Some Christians say yes, and criticize those who would make it easy. But let me hazard a more laid-back answer. And let me note at the outset that Our Savior said, “For my yoke is easy, and My load is light.” Matthew 11:30.
It’s not so bad being a Christian, considering the alternative, which is leading a life that is meaningless and damned. That is, if you believe there is no God, then you have to try very hard to manufacture some meaning and purpose for your existence. And if you are wrong in your unbelief, and you have ignored the God who does exist, then you are in a bad spot, are you not?
And what is demanded of you as a Christian? Only everything about all your thoughts and actions: You must not only refrain from doing all bad acts but also perform all the right acts, and on top of that you must also not only refrain from all bad thoughts but also think all the right thoughts.
The bad news is, of course, that none of that is remotely possible. And so I was quite right to suggest at the outset that it is not hard to be a Christian: It is impossible. But the good news is that, as a Christian, God does not expect us to be perfect. Someone Else met that requirement for us.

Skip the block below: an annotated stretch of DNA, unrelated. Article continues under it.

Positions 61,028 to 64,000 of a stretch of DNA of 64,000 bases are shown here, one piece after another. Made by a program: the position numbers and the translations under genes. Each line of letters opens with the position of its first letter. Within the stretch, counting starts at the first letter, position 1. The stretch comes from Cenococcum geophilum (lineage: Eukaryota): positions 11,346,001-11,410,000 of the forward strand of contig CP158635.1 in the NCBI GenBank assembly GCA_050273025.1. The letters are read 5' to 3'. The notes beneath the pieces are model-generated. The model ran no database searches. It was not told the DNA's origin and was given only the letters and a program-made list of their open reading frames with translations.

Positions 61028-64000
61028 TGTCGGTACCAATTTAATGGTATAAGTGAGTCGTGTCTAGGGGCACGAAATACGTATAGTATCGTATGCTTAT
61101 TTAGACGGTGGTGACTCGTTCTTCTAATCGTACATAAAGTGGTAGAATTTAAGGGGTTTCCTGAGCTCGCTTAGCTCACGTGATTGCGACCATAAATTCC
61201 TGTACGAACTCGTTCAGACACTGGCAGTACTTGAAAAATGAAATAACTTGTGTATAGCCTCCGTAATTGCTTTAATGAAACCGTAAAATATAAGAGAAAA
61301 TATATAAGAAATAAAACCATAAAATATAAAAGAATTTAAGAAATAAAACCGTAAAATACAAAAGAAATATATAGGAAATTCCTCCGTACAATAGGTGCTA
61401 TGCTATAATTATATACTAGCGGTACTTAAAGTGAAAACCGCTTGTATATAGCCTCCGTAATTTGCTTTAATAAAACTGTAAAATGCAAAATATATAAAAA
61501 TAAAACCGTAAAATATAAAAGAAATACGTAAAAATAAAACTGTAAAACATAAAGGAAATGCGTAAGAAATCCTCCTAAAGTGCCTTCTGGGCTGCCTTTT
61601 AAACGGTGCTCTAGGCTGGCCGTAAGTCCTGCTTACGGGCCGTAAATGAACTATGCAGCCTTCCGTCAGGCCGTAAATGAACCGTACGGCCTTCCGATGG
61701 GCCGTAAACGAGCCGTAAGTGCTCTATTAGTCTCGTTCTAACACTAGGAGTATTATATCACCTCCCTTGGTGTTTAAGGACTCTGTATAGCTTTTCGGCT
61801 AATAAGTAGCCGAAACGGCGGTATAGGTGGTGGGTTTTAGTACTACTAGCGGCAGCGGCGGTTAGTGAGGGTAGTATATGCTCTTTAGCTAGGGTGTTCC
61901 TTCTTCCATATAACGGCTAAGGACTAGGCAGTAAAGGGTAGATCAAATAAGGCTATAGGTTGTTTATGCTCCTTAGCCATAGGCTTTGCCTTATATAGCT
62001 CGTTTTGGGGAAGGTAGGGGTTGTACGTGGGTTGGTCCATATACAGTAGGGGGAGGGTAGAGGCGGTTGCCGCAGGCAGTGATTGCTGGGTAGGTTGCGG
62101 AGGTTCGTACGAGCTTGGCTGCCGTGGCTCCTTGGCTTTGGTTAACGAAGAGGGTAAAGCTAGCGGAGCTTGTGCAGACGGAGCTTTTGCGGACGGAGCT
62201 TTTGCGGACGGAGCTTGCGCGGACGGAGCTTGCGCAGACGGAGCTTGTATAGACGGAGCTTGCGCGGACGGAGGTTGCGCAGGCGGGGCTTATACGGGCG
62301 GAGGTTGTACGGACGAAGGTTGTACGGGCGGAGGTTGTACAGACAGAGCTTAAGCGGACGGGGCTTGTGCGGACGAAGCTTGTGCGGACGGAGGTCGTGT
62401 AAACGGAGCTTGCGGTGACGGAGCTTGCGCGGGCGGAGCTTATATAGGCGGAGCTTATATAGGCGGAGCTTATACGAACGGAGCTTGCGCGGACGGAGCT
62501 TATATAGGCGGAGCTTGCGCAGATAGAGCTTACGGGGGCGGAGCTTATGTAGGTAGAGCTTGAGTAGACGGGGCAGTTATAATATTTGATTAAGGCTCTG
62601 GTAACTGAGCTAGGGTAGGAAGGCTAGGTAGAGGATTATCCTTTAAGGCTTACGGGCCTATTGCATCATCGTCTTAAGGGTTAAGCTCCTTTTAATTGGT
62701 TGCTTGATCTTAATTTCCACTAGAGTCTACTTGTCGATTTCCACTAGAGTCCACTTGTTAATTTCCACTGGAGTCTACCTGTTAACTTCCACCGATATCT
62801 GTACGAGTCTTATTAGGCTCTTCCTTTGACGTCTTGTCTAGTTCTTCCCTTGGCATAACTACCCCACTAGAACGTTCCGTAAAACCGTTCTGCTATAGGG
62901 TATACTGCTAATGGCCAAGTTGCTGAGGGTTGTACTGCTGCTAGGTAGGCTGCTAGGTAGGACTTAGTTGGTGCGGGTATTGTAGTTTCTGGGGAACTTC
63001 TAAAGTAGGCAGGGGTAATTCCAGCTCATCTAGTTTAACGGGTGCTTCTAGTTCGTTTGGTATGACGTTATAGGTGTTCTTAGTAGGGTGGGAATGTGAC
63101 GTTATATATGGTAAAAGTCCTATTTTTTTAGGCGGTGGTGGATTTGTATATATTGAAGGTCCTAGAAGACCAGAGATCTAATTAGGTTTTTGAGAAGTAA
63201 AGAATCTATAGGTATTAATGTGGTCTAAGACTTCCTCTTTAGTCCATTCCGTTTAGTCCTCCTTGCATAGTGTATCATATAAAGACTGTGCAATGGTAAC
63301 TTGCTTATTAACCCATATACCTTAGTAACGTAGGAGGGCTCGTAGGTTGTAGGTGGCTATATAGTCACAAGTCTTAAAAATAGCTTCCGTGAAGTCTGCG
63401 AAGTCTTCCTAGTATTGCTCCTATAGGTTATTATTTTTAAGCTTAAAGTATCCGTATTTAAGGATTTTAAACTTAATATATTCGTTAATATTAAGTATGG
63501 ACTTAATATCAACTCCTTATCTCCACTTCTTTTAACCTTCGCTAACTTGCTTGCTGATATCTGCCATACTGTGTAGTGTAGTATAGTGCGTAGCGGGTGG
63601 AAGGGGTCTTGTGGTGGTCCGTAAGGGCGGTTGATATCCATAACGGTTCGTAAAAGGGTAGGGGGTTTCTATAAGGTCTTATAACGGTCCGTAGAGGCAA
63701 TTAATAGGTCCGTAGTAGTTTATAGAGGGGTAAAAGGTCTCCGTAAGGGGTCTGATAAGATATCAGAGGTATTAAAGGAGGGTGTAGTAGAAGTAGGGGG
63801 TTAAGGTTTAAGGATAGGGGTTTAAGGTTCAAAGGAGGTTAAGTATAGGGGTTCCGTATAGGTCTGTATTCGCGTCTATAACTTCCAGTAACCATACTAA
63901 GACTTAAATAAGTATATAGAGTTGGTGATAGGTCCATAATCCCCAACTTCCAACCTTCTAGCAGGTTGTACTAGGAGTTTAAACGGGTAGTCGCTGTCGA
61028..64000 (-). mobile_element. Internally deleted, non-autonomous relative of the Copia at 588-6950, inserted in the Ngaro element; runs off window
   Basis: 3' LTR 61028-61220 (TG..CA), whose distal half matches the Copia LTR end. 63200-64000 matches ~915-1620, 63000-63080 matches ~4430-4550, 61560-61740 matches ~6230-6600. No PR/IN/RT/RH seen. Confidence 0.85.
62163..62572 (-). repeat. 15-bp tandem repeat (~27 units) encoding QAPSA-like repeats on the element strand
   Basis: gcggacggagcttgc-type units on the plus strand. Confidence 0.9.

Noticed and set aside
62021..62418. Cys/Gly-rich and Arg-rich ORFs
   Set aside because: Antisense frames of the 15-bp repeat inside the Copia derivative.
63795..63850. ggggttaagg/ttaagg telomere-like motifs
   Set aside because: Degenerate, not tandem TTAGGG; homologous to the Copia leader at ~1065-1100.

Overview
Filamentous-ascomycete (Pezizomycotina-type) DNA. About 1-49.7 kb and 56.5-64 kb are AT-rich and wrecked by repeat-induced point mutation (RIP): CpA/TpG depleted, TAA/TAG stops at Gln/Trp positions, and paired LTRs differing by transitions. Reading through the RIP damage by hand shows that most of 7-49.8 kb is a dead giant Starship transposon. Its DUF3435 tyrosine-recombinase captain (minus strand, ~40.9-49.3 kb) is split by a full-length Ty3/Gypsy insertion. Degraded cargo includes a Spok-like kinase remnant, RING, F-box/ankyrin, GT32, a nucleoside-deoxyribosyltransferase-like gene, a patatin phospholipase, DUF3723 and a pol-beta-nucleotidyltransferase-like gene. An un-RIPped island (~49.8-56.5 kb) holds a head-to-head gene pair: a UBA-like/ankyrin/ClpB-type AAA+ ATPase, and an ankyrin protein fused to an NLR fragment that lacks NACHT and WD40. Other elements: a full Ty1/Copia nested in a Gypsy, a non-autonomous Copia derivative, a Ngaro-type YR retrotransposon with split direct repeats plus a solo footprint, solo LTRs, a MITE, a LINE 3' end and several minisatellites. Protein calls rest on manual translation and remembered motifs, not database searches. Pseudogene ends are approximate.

We are supposed to try, of course. But is it so bad to live a life in which we try to be kind to people, and refrain from hurting them, and try to think well of people, and not fantasize about doing wrong and cruel acts toward them? And is it difficult to try to love and serve Someone who has given us eternal life?
Postscript: Those Christians who emphasize how hard it is to be a Christian are, one suspects, often the same ones who think a good Christian is one consumed with self-loathing guilt. But isn’t that inconsistent with the Lord’s command that we love our neighbor our ourself? I like this quotation from Brother Lawrence in The Practice of the Presence of God: “I am keenly aware of my faults, but I am not discouraged by them. When I have confessed my faults to the Lord, I peacefully resume my usual practice of love and adoration to Him.”